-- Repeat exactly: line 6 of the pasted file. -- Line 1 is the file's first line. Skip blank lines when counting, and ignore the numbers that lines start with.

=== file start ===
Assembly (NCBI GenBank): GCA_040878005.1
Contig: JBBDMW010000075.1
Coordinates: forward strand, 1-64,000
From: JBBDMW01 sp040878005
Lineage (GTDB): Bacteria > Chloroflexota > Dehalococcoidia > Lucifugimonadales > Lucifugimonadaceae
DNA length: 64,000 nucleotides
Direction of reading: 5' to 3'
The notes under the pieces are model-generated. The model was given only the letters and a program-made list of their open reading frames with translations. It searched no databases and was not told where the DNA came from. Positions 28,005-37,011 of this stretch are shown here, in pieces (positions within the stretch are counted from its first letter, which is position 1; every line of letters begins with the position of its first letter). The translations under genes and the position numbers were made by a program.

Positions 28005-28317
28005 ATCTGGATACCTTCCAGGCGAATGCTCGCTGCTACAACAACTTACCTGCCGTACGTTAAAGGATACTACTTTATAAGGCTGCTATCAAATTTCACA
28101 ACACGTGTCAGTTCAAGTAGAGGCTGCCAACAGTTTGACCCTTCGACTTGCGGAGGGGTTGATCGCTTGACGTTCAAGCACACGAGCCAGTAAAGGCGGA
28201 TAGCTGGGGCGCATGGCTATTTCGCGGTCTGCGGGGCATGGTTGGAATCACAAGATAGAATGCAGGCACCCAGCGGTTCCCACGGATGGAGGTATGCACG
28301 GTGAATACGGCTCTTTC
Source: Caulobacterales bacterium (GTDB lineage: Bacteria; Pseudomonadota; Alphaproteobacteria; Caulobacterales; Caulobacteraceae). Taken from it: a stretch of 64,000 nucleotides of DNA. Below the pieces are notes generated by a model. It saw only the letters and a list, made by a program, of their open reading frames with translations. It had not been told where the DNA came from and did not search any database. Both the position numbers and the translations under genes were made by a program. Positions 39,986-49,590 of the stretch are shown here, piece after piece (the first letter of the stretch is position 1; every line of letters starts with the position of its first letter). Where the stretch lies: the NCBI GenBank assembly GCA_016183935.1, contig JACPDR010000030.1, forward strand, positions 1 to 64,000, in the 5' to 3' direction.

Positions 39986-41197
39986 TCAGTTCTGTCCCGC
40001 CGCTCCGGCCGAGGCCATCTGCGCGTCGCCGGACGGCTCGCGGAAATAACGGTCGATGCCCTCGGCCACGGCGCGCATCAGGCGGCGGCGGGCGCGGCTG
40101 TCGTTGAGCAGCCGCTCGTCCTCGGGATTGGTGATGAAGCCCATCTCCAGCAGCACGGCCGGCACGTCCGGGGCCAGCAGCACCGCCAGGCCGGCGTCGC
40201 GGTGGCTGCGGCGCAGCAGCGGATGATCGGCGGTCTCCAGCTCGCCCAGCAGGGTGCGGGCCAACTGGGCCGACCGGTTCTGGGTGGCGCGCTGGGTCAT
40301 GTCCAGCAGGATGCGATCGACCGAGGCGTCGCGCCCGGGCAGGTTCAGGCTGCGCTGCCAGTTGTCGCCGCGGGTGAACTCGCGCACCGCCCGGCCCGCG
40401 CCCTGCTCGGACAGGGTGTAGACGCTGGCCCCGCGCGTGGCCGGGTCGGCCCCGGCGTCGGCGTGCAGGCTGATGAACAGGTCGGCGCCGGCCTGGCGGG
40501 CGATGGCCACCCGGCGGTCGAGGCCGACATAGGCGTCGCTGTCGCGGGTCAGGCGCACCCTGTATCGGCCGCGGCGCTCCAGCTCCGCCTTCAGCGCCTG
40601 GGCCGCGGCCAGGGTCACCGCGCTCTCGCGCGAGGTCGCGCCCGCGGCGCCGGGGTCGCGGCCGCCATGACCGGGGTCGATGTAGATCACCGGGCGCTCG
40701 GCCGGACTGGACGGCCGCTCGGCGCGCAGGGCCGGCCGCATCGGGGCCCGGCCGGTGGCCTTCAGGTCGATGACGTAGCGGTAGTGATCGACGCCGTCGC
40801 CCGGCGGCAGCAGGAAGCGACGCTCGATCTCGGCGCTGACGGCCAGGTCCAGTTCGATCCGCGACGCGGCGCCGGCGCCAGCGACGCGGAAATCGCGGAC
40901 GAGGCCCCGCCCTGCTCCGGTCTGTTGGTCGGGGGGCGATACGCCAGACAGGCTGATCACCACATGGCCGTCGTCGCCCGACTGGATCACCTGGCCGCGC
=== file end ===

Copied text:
DNA length: 64,000 nucleotides